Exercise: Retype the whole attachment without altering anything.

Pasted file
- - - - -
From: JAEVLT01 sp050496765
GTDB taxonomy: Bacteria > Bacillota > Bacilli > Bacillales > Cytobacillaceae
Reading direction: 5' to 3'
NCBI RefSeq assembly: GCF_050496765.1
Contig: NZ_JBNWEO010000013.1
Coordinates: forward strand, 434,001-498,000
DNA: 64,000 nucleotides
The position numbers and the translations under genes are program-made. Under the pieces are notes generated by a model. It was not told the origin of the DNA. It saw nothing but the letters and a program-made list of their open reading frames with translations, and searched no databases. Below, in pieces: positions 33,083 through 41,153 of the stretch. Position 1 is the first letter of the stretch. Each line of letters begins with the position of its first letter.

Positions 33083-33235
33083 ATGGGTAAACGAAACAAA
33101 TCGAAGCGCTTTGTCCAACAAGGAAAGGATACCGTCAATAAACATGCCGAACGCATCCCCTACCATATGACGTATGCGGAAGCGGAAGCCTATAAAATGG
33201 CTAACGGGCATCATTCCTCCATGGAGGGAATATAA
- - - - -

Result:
From: JAEVLT01 sp050496765
GTDB taxonomy: Bacteria > Bacillota > Bacilli > Bacillales > Cytobacillaceae
Reading direction: 5' to 3'
NCBI RefSeq assembly: GCF_050496765.1
Contig: NZ_JBNWEO010000013.1
Coordinates: forward strand, 434,001-498,000
DNA: 64,000 nucleotides
The position numbers and the translations under genes are program-made. Under the pieces are notes generated by a model. It was not told the origin of the DNA. It saw nothing but the letters and a program-made list of their open reading frames with translations, and searched no databases. Below, in pieces: positions 33,083 through 41,153 of the stretch. Position 1 is the first letter of the stretch. Each line of letters begins with the position of its first letter.

Positions 33083-33235
33083 ATGGGTAAACGAAACAAA
33101 TCGAAGCGCTTTGTCCAACAAGGAAAGGATACCGTCAATAAACATGCCGAACGCATCCCCTACCATATGACGTATGCGGAAGCGGAAGCCTATAAAATGG
33201 CTAACGGGCATCATTCCTCCATGGAGGGAATATAA